On her new CD “Time and Place”, Claire Martin salutes the memory of her friend and duet partner Richard Rodney Bennett. The opening track, a lush setting of “My Ship”, was the last arrangement Bennett write for Martin, and one he never heard performed. The accompaniment of the Montpellier Cello Quartet brings out the rich tone of Martin’s voice, and the emotion she draws from the sweeping melody and poignant lyrics makes this a particularly fine tribute to Bennett. Martin also includes two Bennett originals about aging and death: “Early to Bed” is about a person no longer willing to embrace the thrills of nightlife, and ”Goodbye for Now” is a musical version of a last will and testament. While there are other pieces which could be interpreted as homages to Bennett (including a wondrously expressive “My Man’s Gone Now”) Martin is clearly ready to move forward with her life and career. That becomes apparent with the quick mood shift between the luxurious “My Ship” and the sprightly light-hearted “Catch Me If You Can” which follows. The backup is by Martin’s rhythm section (pianist Gareth Williams, bassist Jeremy Brown and drummer Ben Reynolds) and Martin effortlessly takes on the part of an ultra-cool world traveler. Martin features her new duet partner, Joe Stilgoe, as pianist, arranger and background vocalist on the Beatles’ tender “She’s Leaving Home”, and she imbues Stilgoe’s original “Lost for Words” with supreme tenderness. Martin’s longtime musical associate, Laurence Cottle, is featured on a remarkable arrangement of “Round Midnight”, where the background alternates between the cellos and Cottle’s electric bass. Martin’s soulful reading of the Monk classic includes one chorus each of the Bernie Hanighen and Jon Hendricks lyrics. As with all of Martin’s recordings, the audio quality is exceptional (the label Martin records for, Linn, is also a manufacturer of high-end stereo equipment). Since the disc is a hybrid SACD (which will play on all CD players) and an import, it may be a little more expensive than others, but as always with Claire Martin, it’s worth the extra cost to hear this music.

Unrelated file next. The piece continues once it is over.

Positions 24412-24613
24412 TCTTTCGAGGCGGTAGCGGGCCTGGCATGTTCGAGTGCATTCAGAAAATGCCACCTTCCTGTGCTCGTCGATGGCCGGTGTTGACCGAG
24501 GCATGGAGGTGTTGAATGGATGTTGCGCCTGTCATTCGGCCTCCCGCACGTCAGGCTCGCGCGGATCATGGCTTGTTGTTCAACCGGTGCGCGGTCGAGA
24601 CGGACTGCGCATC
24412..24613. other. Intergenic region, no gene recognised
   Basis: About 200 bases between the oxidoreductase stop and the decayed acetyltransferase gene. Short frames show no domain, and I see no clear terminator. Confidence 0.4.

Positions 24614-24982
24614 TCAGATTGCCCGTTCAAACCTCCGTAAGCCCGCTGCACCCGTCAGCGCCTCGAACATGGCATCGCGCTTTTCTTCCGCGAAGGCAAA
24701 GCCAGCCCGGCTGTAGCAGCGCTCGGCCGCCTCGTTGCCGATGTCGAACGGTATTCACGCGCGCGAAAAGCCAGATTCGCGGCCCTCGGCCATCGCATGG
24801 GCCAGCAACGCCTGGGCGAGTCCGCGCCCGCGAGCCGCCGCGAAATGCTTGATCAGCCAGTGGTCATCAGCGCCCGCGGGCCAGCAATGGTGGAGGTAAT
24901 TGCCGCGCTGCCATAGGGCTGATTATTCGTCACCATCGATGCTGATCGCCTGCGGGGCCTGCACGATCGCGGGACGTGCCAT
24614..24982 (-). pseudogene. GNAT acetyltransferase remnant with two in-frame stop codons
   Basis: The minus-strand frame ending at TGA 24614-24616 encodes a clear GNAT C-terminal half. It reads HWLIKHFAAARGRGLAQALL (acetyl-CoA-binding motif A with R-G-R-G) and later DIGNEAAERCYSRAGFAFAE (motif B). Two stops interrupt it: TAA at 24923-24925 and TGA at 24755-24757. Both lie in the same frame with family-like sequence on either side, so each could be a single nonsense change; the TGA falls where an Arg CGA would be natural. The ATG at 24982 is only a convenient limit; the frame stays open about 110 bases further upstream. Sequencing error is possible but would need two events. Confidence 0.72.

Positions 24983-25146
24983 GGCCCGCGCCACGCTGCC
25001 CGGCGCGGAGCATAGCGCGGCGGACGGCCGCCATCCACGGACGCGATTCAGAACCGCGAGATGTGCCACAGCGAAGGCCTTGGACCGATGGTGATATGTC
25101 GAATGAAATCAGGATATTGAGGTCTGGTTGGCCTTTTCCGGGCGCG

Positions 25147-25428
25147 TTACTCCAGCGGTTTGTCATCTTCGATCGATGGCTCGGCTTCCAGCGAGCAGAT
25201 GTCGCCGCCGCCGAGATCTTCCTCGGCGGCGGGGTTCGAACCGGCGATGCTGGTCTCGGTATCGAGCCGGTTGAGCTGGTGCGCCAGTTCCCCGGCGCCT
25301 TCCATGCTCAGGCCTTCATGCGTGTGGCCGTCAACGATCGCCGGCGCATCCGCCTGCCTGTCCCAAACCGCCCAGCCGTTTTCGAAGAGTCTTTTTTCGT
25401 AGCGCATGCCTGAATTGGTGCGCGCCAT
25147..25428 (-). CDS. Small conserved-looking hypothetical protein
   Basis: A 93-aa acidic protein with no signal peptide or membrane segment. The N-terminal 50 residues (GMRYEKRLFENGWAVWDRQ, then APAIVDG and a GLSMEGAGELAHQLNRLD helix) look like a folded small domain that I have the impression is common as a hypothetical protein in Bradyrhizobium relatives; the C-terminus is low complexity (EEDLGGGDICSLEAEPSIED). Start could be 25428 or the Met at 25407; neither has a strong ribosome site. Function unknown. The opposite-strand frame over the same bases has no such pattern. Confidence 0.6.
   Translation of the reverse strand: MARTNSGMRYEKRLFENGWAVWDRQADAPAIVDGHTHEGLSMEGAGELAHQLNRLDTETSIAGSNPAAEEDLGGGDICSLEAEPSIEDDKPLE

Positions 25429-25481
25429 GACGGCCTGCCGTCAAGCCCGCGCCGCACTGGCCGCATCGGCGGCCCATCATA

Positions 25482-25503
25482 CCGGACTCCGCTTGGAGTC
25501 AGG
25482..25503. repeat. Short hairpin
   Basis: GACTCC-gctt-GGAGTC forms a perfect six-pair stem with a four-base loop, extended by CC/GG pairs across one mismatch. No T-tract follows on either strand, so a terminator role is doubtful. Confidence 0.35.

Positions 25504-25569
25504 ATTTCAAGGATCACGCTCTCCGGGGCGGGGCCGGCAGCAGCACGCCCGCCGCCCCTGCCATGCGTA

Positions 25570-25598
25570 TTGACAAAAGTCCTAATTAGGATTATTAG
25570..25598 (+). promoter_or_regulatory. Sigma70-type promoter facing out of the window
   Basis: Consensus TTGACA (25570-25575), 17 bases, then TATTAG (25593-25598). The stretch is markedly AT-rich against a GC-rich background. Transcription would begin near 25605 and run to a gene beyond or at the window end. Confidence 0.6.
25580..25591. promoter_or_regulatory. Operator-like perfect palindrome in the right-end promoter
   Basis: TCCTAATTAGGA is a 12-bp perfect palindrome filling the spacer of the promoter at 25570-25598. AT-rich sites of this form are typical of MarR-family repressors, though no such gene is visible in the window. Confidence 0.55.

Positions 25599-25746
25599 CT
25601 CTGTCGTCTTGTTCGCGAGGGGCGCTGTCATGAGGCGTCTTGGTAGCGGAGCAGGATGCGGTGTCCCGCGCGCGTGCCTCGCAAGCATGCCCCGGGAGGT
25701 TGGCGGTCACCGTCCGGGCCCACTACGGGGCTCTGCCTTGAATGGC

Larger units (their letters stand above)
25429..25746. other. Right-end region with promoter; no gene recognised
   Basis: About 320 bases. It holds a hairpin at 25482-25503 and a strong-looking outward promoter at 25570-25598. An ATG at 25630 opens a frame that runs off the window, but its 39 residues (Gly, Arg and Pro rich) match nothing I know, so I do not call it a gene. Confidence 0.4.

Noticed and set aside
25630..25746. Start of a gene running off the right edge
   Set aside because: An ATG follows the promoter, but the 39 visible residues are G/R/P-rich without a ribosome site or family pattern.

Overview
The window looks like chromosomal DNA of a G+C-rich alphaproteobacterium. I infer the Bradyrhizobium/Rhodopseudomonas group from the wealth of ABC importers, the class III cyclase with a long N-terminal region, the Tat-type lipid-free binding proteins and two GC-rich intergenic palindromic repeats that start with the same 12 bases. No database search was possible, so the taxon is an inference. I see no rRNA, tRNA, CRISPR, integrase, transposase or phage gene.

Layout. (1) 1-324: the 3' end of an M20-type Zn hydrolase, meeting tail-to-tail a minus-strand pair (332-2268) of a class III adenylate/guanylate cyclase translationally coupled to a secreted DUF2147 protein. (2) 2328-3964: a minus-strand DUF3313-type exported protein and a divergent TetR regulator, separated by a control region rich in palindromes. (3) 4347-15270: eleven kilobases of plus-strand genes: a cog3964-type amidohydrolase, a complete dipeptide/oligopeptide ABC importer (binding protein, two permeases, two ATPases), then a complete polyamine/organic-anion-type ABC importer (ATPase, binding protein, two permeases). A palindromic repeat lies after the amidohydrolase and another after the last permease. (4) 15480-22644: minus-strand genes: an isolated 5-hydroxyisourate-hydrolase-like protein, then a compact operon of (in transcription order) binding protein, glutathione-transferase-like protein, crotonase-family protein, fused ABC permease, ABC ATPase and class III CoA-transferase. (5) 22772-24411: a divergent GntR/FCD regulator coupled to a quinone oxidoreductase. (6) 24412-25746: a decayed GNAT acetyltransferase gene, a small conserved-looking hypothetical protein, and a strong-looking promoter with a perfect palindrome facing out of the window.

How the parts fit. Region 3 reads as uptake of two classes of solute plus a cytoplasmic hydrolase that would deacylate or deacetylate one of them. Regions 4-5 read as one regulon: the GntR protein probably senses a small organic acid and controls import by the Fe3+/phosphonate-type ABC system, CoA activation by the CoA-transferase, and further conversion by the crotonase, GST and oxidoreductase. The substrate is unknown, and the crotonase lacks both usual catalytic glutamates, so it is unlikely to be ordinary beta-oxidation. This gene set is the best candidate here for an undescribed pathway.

TIERNEY SUTTON: “PARIS SESSIONS” (BFM 302 062 427)